Cruithne was named after the first Celtic racio-tribal group to inhabit the British Isles. The Cruithne emigrated from the European continent and appeared in Britain between about 800 and 500 B.C. [1] (http://www.electricscotland.com/webclans/cairney/51.htm). The correct pronunciation for 'Cruithne' is croo-een-ya, with the emphasis on the -een-.

Cruithne is approximately 5 km in diameter, and its closest approach to Earth is 15 Gm (million kilometres; approximately 40 times the separation between Earth and the Moon). Although Cruithne's orbit is not thought to be stable over the long term, calculations by Wiegart and Innanen showed that it has likely been in sync with Earth's orbit for a long time. There is no danger of a collision with Earth for millions of years, if ever. Cruithne is not visible to the naked eye at any point in its orbit.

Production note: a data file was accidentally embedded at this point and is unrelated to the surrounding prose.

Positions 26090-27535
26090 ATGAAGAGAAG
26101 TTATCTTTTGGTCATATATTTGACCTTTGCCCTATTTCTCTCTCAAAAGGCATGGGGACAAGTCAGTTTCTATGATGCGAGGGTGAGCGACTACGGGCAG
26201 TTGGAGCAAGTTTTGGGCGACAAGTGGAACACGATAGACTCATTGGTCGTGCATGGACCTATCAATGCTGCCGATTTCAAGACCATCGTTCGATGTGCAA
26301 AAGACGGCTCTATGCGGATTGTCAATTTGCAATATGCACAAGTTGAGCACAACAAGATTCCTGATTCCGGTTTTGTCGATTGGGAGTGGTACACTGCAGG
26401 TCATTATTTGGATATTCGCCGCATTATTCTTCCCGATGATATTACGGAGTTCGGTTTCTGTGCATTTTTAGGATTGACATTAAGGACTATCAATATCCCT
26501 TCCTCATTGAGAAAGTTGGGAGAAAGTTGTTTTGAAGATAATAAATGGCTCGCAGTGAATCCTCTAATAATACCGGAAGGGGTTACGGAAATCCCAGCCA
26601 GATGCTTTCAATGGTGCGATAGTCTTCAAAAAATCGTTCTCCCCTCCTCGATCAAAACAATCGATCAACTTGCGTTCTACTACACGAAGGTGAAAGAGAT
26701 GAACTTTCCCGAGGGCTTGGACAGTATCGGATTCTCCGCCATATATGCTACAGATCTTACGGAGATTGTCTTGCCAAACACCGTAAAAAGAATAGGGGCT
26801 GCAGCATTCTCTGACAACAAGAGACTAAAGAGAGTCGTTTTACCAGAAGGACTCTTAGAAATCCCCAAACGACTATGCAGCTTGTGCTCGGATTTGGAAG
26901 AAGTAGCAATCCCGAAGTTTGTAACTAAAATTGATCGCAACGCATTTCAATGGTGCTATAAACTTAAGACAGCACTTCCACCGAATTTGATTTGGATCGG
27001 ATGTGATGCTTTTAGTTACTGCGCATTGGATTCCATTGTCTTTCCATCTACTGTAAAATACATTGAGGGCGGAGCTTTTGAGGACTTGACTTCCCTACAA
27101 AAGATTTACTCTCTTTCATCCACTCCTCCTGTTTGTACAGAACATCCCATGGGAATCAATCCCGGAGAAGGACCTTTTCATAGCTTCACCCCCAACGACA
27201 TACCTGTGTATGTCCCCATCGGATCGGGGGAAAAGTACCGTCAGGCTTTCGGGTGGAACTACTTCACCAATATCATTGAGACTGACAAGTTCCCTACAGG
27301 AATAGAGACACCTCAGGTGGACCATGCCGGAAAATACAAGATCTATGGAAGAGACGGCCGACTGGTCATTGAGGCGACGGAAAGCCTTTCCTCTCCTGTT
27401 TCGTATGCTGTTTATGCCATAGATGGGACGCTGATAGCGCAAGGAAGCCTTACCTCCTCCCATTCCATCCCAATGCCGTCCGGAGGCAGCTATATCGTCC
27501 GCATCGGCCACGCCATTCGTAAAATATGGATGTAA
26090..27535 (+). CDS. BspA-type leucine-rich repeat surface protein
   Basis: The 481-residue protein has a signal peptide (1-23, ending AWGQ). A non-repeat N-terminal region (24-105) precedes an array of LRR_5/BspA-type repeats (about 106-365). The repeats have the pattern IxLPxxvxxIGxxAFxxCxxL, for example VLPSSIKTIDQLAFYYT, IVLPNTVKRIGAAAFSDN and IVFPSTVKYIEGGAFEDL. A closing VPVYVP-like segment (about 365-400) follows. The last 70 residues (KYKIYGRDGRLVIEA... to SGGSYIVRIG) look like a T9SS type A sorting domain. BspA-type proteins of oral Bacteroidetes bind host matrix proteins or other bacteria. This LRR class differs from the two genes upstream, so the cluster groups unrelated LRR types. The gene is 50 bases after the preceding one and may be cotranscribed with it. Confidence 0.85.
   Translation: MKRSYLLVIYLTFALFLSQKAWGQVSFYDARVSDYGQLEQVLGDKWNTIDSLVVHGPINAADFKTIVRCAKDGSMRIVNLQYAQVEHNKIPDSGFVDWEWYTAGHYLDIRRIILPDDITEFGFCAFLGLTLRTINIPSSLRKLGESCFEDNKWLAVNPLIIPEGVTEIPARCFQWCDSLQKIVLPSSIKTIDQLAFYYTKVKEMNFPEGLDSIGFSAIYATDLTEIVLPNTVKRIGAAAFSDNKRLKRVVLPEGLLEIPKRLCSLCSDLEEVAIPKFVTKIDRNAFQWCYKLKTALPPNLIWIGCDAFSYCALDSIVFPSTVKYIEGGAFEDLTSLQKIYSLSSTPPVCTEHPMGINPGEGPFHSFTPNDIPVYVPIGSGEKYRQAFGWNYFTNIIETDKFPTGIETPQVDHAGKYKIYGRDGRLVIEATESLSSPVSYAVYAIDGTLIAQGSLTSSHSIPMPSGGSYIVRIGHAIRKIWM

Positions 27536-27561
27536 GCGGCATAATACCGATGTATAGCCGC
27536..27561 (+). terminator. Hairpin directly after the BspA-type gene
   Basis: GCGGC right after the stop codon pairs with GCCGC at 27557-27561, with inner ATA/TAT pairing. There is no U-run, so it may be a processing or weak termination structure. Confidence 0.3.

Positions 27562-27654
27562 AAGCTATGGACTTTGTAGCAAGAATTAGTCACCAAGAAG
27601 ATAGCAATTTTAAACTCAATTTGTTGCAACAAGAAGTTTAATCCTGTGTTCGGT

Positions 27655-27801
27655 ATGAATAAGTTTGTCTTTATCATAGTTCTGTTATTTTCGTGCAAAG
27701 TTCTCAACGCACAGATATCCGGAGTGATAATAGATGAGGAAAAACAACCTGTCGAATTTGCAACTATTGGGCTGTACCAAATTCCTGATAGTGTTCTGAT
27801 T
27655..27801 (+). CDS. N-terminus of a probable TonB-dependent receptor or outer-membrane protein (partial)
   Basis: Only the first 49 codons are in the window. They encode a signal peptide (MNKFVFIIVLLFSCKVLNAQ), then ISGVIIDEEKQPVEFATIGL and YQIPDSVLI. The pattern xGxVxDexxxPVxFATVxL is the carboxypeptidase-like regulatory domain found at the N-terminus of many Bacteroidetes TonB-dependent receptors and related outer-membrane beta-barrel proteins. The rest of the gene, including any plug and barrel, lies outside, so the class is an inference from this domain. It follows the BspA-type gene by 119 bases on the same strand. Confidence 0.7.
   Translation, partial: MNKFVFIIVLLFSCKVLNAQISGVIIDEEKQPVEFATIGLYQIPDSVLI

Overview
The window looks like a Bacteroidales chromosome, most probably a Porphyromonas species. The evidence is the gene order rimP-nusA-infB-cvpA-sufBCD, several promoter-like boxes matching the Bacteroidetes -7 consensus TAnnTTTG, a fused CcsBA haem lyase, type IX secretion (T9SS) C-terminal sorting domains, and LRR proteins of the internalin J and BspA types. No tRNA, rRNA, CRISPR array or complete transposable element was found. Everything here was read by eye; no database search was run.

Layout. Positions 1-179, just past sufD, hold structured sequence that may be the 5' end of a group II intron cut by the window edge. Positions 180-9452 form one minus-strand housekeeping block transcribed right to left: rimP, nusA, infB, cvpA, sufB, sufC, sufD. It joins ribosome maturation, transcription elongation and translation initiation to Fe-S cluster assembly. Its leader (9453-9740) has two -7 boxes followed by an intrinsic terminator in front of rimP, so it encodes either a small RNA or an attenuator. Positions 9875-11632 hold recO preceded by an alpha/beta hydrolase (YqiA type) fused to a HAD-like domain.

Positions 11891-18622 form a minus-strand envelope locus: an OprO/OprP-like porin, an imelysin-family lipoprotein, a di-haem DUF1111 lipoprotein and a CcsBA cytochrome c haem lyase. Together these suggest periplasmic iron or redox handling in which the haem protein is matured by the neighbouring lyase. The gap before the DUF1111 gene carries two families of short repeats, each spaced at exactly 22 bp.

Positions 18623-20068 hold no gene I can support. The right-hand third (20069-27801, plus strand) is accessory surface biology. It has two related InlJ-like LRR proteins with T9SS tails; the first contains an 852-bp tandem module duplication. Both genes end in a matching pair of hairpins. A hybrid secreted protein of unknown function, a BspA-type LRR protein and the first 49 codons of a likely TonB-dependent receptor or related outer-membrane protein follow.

Cruithne has been featured in the novel Manifold: Time by science-fiction author Stephen Baxter, perhaps due to its unconventional orbit in relation to Earth.

Cruithne's horseshoe orbit and the orbit of the Earth

Cruithne is in a normal elliptic orbit around the Sun. However, because its period of revolution around the Sun is almost exactly equal that of the Earth, they appear to "follow" each other in their paths around the Sun. Cruithne's distance from the Sun and orbital speed vary a lot more than the Earth's, so from our point of view Cruithne actually follows a kidney bean shaped path ahead of us, taking slightly less than one year to complete a circuit of the bean. Because it takes slightly less than a year, the Earth "falls behind" the bean a little bit more each year, and so from our point of view, the kidney bean circuit is not quite closed (being more like a kidney bean shaped spiral loop) and moves slowly away from the Earth.